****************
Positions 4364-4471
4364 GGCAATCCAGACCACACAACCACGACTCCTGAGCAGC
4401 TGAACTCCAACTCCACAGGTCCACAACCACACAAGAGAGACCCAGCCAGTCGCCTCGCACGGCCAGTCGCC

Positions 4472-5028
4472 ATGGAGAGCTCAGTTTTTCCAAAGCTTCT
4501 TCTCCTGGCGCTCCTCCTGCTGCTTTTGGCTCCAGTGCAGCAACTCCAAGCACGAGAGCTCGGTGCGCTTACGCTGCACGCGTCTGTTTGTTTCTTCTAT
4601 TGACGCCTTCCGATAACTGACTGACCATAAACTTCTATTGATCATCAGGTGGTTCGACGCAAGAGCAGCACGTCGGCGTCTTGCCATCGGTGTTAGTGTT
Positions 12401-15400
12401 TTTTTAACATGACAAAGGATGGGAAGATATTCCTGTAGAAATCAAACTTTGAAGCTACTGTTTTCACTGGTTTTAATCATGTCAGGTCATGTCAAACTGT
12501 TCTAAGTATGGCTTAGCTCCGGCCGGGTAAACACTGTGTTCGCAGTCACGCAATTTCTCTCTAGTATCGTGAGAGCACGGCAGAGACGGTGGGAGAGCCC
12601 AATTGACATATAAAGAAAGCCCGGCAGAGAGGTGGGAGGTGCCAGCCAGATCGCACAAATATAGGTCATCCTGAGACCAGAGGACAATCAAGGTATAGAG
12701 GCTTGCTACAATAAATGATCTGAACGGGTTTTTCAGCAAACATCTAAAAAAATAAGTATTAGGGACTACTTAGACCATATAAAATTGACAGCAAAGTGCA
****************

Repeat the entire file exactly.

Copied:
Positions 4364-4471
4364 GGCAATCCAGACCACACAACCACGACTCCTGAGCAGC
4401 TGAACTCCAACTCCACAGGTCCACAACCACACAAGAGAGACCCAGCCAGTCGCCTCGCACGGCCAGTCGCC

Positions 4472-5028
4472 ATGGAGAGCTCAGTTTTTCCAAAGCTTCT
4501 TCTCCTGGCGCTCCTCCTGCTGCTTTTGGCTCCAGTGCAGCAACTCCAAGCACGAGAGCTCGGTGCGCTTACGCTGCACGCGTCTGTTTGTTTCTTCTAT
4601 TGACGCCTTCCGATAACTGACTGACCATAAACTTCTATTGATCATCAGGTGGTTCGACGCAAGAGCAGCACGTCGGCGTCTTGCCATCGGTGTTAGTGTT
Positions 12401-15400
12401 TTTTTAACATGACAAAGGATGGGAAGATATTCCTGTAGAAATCAAACTTTGAAGCTACTGTTTTCACTGGTTTTAATCATGTCAGGTCATGTCAAACTGT
12501 TCTAAGTATGGCTTAGCTCCGGCCGGGTAAACACTGTGTTCGCAGTCACGCAATTTCTCTCTAGTATCGTGAGAGCACGGCAGAGACGGTGGGAGAGCCC
12601 AATTGACATATAAAGAAAGCCCGGCAGAGAGGTGGGAGGTGCCAGCCAGATCGCACAAATATAGGTCATCCTGAGACCAGAGGACAATCAAGGTATAGAG
12701 GCTTGCTACAATAAATGATCTGAACGGGTTTTTCAGCAAACATCTAAAAAAATAAGTATTAGGGACTACTTAGACCATATAAAATTGACAGCAAAGTGCA